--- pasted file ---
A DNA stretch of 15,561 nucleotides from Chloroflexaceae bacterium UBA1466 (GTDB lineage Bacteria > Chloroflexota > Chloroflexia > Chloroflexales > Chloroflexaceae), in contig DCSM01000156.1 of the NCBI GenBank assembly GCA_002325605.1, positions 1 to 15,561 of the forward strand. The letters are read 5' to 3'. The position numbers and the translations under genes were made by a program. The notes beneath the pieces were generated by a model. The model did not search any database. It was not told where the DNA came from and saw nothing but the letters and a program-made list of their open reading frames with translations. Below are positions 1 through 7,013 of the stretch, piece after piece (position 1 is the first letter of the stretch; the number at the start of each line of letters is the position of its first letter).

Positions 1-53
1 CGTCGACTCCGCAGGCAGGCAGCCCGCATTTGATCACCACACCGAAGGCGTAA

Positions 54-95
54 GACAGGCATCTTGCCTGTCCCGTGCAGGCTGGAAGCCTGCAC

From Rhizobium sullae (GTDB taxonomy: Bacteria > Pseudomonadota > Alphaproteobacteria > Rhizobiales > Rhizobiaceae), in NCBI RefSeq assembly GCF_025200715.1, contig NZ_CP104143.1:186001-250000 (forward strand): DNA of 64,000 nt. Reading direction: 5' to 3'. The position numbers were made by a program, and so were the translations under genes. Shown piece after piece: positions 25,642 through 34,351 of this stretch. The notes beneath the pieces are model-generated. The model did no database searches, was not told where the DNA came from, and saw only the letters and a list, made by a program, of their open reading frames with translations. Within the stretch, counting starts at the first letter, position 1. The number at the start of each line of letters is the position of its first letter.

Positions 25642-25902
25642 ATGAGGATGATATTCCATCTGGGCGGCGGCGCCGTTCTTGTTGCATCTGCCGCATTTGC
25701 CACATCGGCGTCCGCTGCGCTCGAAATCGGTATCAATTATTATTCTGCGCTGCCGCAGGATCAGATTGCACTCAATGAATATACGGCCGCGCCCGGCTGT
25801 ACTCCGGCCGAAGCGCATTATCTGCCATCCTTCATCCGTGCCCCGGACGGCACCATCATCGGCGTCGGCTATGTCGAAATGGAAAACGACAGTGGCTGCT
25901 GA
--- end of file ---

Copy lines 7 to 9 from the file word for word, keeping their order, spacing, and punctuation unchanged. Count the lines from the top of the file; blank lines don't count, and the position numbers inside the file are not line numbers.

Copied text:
Positions 25642-25902
25642 ATGAGGATGATATTCCATCTGGGCGGCGGCGCCGTTCTTGTTGCATCTGCCGCATTTGC
25701 CACATCGGCGTCCGCTGCGCTCGAAATCGGTATCAATTATTATTCTGCGCTGCCGCAGGATCAGATTGCACTCAATGAATATACGGCCGCGCCCGGCTGT